Stepparent Adoptions in West Virginia
How Can I Adopt My Stepchild?
Divorce is a process that many couples experience in West Virginia. As a result, individuals with children are either co-parenting with their ex-spouse or have taken on the full responsibilities of a single parent. When those divorced parents are ready to date again, they may one day decide that they want to get married and start a new life with another individual. The person they marry becomes their child’s new stepparent and the biological parent, in turn, becomes the stepparent of their partner’s children if he/she has any of their own. This is what is known as a blended family.
Blended families are common in West Virginia. If the blended family adjusts well to one another and finds that they accept each other as true relatives, the parents and children may consider making the family “official” in the eyes of the law.
According to West Virginia state law, adoption is “when someone other than the birth parents asks a judge to give them all the legal rights and responsibilities of a parent.” The most common form of adoption is called stepparent adoptions, where the stepparent of their stepchild and assumes all financial and legal responsibilities of that child. If a stepparent is ready to adopt their stepchild, this means that the person asks him/her for permission to adopt the birth parent’s child as their own, along with other legal requirements being met.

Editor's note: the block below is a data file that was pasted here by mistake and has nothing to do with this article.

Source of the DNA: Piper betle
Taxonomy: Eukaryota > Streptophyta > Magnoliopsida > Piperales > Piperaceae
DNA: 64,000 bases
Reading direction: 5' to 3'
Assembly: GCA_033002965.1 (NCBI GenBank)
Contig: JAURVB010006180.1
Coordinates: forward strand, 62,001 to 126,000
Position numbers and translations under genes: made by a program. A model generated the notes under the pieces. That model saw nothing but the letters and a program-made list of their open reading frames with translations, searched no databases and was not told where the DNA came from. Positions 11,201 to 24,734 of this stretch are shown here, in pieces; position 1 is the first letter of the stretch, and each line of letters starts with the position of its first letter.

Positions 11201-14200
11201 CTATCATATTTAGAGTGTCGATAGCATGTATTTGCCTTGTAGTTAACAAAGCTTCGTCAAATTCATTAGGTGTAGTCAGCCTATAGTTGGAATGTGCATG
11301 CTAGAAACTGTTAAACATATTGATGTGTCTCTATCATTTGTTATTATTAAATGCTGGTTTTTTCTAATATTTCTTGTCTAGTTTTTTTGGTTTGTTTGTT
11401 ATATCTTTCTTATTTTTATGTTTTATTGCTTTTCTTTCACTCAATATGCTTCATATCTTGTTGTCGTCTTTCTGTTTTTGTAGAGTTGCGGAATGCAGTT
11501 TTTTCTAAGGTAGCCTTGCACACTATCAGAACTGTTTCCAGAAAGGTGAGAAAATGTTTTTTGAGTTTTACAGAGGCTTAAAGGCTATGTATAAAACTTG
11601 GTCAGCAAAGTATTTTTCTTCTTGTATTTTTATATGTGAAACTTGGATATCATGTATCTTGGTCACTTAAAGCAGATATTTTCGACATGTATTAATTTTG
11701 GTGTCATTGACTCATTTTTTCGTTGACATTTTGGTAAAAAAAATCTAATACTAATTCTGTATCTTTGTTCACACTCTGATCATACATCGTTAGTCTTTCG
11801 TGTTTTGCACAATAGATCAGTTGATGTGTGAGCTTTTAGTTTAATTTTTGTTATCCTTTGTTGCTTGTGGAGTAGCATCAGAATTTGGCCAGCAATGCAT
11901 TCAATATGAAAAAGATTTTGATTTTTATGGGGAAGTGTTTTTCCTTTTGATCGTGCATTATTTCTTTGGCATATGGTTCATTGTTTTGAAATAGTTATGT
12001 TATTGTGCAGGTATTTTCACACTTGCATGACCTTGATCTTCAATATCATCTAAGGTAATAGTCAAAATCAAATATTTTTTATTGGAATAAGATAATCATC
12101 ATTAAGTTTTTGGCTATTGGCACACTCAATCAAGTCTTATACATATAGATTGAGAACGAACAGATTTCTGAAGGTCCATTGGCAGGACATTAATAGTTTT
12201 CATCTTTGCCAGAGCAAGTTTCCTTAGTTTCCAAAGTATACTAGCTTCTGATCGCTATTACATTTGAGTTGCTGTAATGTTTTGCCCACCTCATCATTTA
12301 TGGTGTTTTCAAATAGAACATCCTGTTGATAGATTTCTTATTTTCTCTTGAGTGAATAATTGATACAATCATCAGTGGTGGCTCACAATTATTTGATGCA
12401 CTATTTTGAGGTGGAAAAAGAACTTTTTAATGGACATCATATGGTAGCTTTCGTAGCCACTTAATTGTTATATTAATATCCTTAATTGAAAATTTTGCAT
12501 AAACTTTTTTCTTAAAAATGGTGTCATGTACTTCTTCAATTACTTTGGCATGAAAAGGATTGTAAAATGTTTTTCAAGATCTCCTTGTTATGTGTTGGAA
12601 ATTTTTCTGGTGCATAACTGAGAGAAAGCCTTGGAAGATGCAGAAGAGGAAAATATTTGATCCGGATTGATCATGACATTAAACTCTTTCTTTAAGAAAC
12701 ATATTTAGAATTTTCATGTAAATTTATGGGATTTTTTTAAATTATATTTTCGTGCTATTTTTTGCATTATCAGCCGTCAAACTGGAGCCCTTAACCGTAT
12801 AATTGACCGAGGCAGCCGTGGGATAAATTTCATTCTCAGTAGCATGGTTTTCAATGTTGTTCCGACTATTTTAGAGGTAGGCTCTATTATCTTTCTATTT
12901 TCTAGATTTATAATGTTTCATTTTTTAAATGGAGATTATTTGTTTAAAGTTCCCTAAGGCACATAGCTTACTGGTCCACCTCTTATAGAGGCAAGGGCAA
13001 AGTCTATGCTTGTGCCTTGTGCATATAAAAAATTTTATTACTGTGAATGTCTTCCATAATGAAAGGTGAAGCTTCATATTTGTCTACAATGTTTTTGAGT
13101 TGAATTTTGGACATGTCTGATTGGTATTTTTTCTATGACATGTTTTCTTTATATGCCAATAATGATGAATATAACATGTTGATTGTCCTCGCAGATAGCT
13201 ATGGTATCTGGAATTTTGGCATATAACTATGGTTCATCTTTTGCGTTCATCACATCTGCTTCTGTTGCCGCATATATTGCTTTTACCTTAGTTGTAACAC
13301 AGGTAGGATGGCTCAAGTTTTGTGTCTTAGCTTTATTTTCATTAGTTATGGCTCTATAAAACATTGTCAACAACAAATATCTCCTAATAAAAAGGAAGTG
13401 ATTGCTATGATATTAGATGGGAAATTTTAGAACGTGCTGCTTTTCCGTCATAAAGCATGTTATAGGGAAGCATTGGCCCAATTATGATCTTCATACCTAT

To do so, a stepparent must file an adoption request with a West Virginia Circuit Court. From there, the Circuit Court Judge decides whether or not to proceed with the adoption case.
It is important to note that the biological parent who claims to be the father or mother of the child will need to revoke or give up his/her parental rights in order for a stepparent adoption to take place, or in the alternative have their legal rights terminated. This is a significant event for not only the stepparent and child but for the blended family as well.
Acceptable reasons for stepparent adoptions include:
The biological parent agrees to the adoption
The biological parent gives up their parental rights
The Circuit Court Judge takes away the rights of a parent
The biological parent abandons the child
The biological parent is dead
After the correct paperwork is filed, the Circuit Judge will usually get the case placed on the docket.
Once the adoption process has successfully been completed, it’s time to celebrate! The stepparent now has a new member of the family who can assume his/her last name if need be and feel accepted as part of the family.
The family will need to apply for an amended birth certificate and documents as needed, as the parents and now-adopted child will need such paperwork in the future.
There are other terms and conditions that are specific to each case, so it is best to contact your West Virginia adoption lawyer for clarification since each case is unique. Remember, generally, consent of both biological parents is required unless a circumstance prevents the parents from not being involved, such as their parental rights being taken away, death, in the event that the mother does not know who the father is, etc.
Contact Pritt & Pritt Law to discuss your case. Our team of lawyers will fight for your rights and the rights of the child, no matter which side of the situation that you are on.